World Health Day is recognised worldwide on 7th April, and this year, the World Health Organization (WHO) will observe its 75th anniversary.
WHO has been a uniting force for countries that come together to prioritise and promote health. From working to eliminate mother-child transmission of HIV and supporting the widespread rollout of the malaria vaccine to coordinating the largest-ever global response to a health crisis during the COVID-19 pandemic, the World Health Organization has helped us through the toughest of health crises. As the world emerges from years of disruption and isolation, a mental health crisis is one of the greatest threats in 2023.
Mental Health in Crisis
UK mental health has been in crisis for several years, and the COVID-19 pandemic has only exacerbated the situation. The pandemic brought various challenges, including job losses, anxiety, increased alcohol consumption, social isolation, and reduced physical activity. The culmination of this has profoundly impacted people’s mental health. As a result, the demand for mental health services has increased significantly, but the system is struggling to cope.
One of the biggest challenges facing mental health services in the UK is a lack of funding. Although mental health struggles affect people of all ages and genders in the UK, young women are particularly at risk. In young people aged 17 to 19 years, rates of a probable mental disorder rose from 1 in 10 in 2017 to 1 in 6 in 2020, increasing further to 1 in 4 in 2022.
Women between the ages of 16 and 24 are almost three times as likely to experience a common mental health issue as males of the same age and over twice as likely as men to be diagnosed with anxiety or report having self-harmed.
Despite the urgent need for treatment, many people in the UK wait months for the mental health support they need. Funding for NHS mental health services does not match the demand, resulting in long waiting times for treatment, limited access to therapy, and a lack of support for people with severe mental health problems.
Overcoming the Stigma of Mental Health
Stigma refers to people’s negative beliefs and attitudes towards those with mental health conditions, which can lead to discrimination and social exclusion.
The stigma surrounding mental health is a significant barrier to people seeking help. Many people are reluctant to discuss their mental health issues because they fear being discriminated against. This has led to a significant underreporting of mental health problems, making it even harder for mental health services to provide the necessary support.
Overcoming the stigma of mental health is a crucial step towards improving mental health outcomes and reducing the negative impact of mental illness on individuals, families, and society as a whole.
Education and awareness-raising campaigns are essential in re-framing how many people view mental health. Providing information about the causes, symptoms, and treatments of different mental health conditions and addressing common misconceptions and stereotypes can increase understanding and empathy. Better appreciation and compassion for mental struggles can promote positive attitudes towards those with mental health conditions.
While damaging stigma surrounding men affects all ages and genders, they face a particular kind of stigma that makes them much less likely to seek mental health treatment than women. Many males feel pressure to conform to traditional masculine stereotypes, making them reluctant to discuss their emotions or seek treatment. Men’s problems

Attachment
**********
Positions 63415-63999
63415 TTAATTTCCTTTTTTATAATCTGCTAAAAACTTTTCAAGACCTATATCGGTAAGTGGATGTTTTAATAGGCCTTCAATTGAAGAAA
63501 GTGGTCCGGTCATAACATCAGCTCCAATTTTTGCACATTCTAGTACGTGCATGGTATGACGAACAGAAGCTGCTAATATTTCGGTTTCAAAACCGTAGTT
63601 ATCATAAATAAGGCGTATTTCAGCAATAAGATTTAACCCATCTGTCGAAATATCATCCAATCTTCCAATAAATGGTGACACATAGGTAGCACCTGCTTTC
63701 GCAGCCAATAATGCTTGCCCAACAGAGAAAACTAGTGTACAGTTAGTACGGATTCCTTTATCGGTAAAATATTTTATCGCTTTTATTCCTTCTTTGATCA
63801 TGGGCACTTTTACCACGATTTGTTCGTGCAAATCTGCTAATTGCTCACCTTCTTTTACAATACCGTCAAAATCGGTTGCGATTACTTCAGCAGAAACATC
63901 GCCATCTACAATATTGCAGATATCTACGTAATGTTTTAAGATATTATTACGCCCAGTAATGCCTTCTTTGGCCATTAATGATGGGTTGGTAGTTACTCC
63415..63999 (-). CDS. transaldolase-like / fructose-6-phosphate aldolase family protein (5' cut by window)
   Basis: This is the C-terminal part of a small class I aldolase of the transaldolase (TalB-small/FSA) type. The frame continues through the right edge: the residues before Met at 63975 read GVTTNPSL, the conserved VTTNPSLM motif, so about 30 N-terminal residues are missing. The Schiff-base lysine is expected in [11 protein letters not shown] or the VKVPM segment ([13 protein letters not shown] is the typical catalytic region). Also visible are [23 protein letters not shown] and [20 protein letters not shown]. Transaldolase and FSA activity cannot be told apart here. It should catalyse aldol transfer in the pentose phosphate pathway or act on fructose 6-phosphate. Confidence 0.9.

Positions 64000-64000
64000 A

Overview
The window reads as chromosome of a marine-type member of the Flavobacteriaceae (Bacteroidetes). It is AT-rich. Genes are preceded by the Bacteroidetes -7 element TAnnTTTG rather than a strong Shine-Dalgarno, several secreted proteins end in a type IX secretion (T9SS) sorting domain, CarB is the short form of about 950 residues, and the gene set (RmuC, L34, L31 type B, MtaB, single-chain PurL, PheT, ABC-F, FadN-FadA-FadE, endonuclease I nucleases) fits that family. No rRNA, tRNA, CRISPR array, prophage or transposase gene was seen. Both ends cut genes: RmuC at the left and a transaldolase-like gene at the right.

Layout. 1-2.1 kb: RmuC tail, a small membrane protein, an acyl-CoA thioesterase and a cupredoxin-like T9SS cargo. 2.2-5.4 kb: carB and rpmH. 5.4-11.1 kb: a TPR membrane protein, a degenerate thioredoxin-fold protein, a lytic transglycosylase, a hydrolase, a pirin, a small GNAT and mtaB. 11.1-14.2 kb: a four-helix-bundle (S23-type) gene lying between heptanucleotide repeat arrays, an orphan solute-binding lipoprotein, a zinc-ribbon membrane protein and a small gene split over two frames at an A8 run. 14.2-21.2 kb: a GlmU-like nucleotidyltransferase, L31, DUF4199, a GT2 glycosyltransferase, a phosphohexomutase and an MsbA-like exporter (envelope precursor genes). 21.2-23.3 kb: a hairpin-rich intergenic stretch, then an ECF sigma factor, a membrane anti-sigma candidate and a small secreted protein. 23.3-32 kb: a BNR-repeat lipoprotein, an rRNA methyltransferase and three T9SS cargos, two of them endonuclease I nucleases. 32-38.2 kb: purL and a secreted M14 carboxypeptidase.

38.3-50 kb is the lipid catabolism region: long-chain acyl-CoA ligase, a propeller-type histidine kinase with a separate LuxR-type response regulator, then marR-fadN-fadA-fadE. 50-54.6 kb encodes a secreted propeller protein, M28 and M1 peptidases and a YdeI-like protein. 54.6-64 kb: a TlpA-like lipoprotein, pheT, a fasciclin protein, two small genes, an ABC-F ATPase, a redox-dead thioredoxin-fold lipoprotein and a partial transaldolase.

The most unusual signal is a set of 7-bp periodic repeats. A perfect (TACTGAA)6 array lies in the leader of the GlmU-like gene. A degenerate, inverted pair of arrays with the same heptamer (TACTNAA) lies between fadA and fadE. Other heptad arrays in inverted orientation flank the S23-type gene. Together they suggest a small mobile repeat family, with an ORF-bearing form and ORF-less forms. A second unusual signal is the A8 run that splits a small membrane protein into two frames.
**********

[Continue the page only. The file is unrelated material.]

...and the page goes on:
may manifest differently from women’s; their symptoms sometimes go unrecognised and undiagnosed, and they do not receive appropriate treatment. Among the reasons given by men for not accessing treatment when they need it are things like poor access to services, a lack of anonymity and privacy, fear of judgement, and fear of being diagnosed as mentally ill.
These barriers impact men’s use of available services. According to NHS data, men make up only 35 per cent of those using Improving Access to Psychological Therapy (IAPT), the NHS’s talking therapies service. Although the gap is narrowing, this still presents a serious issue. Suicide rates are significantly higher among men, with around three-quarters of deaths registered as suicide in England and Wales being male. Campaigns such as ManUp, Mind Matters and Movember are working hard to spread awareness and reduce stigma, mainly by encouraging men to talk about their feelings and looking for signs of suicidality in male friends.
While social media can have varied effects on mental health, it can be a safe, anonymous place for people to open up about how they feel. Support groups, online forums and individual accounts can encourage people to talk openly about their mental health by creating safe spaces for individuals and communities to share experiences. Breaking the silence surrounding mental health and changing the way that men, in particular, view and discuss feeling low can help reduce the shame and isolation that often accompanies mental illness.
Overcoming mental health stigma and prioritising our mental well-being as a country is essential for improving outcomes and creating a more compassionate and inclusive society. To break down the barriers that prevent people from seeking the help they need, it is important that we:
- Increase education and awareness
- Promote open dialogue
- Create a more inclusive community in education, work and healthcare
- Create structural mechanisms of support
Prioritising mental health amid mounting financial, climate and housing crises is an undoubted challenge, as many face unprecedented levels of stress. However, putting your mental well-being first is essential to staying resilient and able to handle whatever is put in your way.